SMD in clinical settings are likely to represent a biased subsample of children with SMD, with children in clinical samples
likely to exhibit a more severe illness, higher levels of comorbidity, and a poorer prognosis than children in the community
(Cohen and Cohen 1984). Moreover, clinical groups are more
likely to have been treated with psychotropic medications, which
might influence the prevalence, pattern, and course of their
symptoms (Lewinsohn et al 1995). Prospective epidemiologic
studies enable researchers to examine the relationship between
early symptoms, such as chronic irritability and hyperarousal,
and later diagnoses without the limitations inherent in crosssectional, retrospective, or clinic-based studies (Cohen and Cohen 1984; Pine et al 1999). However, benefits in epidemiological
studies carry complementary disadvantages. For example, because most mentally ill children in the community do not present
to clinics, features of an illness identified in the community might
differ from those ascertained in the clinic.
The current study applied SMD criteria to the Great Smoky
Mountains Study (GSMS), a community-based sample of 9 –19year-olds. The investigation had three primary goals. First, with
BIOL PSYCHIATRY 2006;60:991–997
© 2006 Society of Biological Psychiatry
992 BIOL PSYCHIATRY 2006;60:991–997
M.A. Brotman et al
Table 1. Definition of Severe Mood Dysregulation With Corresponding CAPA Items
Criterion (adapted from Leibenluft et al 2003)
Abnormal mood (anger or sadness) present at least one-half of the
day most days and of sufficient severity to be noticeable by
people in the child’s environment (e.g., parents, teachers,
peers)
Markedly increased reactivity to negative emotional stimuli. For
example, the child responds to frustration with temper
tantrums, verbal rages, and/or aggression toward people or
property. Such events occur, on average, at least three times/
week for the past 4 weeks.
Hyperarousal, as defined by at least two of the following:
Insomnia
Physical restlessness
Distractibility
Racing thoughts or flight of ideas
Pressured speech
Intrusiveness
The symptoms are severe in at least in one setting; in addition, there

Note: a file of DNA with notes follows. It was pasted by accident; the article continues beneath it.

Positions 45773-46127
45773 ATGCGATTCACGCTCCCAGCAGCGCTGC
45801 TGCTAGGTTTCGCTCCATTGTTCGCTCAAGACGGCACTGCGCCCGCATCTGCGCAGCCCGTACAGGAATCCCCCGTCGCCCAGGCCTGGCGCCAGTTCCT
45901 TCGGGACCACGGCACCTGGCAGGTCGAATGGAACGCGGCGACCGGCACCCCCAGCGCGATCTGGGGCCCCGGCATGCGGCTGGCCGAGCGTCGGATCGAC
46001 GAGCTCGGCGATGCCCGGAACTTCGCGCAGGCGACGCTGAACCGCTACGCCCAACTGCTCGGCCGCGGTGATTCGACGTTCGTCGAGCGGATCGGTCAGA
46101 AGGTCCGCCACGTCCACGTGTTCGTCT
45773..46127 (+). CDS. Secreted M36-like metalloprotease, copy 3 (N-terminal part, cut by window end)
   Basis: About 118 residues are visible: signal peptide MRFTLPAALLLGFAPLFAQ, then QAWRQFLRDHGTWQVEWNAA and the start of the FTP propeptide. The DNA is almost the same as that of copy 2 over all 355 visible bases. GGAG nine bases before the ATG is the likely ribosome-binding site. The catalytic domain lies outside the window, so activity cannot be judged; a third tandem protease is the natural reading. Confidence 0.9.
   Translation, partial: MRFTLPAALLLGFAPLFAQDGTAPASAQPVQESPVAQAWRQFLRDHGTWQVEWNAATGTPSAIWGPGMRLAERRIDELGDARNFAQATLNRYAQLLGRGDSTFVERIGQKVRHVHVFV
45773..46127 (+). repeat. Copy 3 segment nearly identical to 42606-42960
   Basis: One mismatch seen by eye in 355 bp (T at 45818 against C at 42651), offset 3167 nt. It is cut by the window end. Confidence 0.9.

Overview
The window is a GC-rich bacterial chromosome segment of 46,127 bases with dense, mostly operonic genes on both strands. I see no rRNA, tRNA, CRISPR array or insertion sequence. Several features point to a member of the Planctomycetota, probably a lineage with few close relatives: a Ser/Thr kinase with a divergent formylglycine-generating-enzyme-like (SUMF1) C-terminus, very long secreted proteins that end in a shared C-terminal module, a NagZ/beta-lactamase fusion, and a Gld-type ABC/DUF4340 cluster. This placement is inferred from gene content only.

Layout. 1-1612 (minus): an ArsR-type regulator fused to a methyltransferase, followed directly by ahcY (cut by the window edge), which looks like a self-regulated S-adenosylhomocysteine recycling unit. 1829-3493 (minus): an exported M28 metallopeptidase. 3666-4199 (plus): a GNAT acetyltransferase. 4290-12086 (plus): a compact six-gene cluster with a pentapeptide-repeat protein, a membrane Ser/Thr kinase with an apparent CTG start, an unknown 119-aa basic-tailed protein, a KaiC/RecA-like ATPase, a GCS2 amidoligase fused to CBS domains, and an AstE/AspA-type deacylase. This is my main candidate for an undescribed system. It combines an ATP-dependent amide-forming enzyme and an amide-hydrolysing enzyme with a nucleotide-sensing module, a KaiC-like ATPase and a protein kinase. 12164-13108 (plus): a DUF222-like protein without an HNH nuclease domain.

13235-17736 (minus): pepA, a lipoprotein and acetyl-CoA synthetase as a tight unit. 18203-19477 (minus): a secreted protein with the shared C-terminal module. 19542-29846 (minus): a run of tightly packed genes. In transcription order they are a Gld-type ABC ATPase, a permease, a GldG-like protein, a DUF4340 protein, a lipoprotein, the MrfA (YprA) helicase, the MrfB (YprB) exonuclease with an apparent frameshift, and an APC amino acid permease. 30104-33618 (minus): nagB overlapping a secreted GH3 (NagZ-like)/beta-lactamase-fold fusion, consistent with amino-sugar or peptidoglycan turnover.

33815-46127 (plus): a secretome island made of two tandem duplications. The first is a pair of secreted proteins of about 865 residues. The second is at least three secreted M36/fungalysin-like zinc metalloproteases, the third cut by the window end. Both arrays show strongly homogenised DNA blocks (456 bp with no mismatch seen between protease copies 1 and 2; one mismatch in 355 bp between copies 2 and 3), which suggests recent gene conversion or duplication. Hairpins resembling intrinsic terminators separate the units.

are at least mild symptoms (distractibility, intrusiveness) in a
second setting.
CAPA Section(s) and Item(s)
Depression section: 1) touchy or easily annoyed, 2) angry or resentful,
or 3) depressed mood
Oppositional/Conduct section: 1) losing temper, 2) temper tantrums;
or Depression section: 1) irritability, or easily precipitated irritable
mood
Sleep problems section: 1) insomnia (general), 2) initial insomnia, 3)
middle insomnia, or 4) terminal insomnia
Hyperactivity/ADD section: 1) difficulty remaining seated, 2) rushes or
climbs on things, 3) overactivity/fidgetiness, or 4) restlessness
Hyperactivity/ADD section: 1) difficulty concentrating, 2) easily
distracted, 3) inattention, 4) fails to pay attention, 5) difficulty
following through on instruction; or Depression section: 1)
inefficient thinking
Hypomania and Mania section: 1) subjective flight of ideas; or
Depression section: 1) subjective rushing thoughts
Hyperactivity/ADD section: 1) talks excessively
Hyperactivity/ADD section: 1) often interrupts or intrudes, 2) difficulty
waiting turn, or 3) blurts out answers
Symptoms present in at least two of three: home, school, or elsewhere
CAPA, Child and Adolescent Psychiatric Assessment.
the Child and Adolescent Psychiatric Assessment (CAPA) (Angold and Costello 1995; Angold et al 1995), we determined the
prevalence of SMD. Second, we examined the co-occurrence of
SMD with DSM-IV Axis I diagnoses in order to classify the
symptoms of SMD children in the context of standard nosology
(because SMD is not in the same nosological system as DSM-IV
Axis I diagnoses, we use the term “co-occurrence” instead of
“comorbidity” throughout this paper). Third, to examine longitudinal outcome, we compared the prevalence of DSM-IV diagnoses in early adulthood between subjects who had met versus
those who had not met SMD criteria as children. We hypothesized that SMD would predict a high risk for an early adult
depressive disorder. This prediction was based on a previous
study in a different epidemiological sample that showed an
association between chronic irritability in adolescence and major
depressive disorder (MDD) in early adulthood (Leibenluft et al
2006). Finally, because cases seen in the clinic might be more
severe than those seen in the community, we repeated our
analyses of prevalence, co-occurrence, and outcome after applying additional impairment criteria in order to identify the most
severely ill SMD children (SMD⫹).
Methods and Materials
Subjects and Procedures
The GSMS is an ongoing, 15-year longitudinal population
study of psychiatric disorders. Procedures were approved by the
Institutional Review Board of the Duke University Medical
Center. As reviewed by Costello et al (1996), a multistep probability sampling procedure was used. First, a representative
sample of three cohorts of children ages 9, 11, and 13 was
identified in 11 counties in western North Carolina. Then, a
screening questionnaire, derived from the “externalizing” scale
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of the Child Behavior Checklist (Achenbach and Edelbrock 1981;
Achenbach et al 1995) was administered to a parent. Children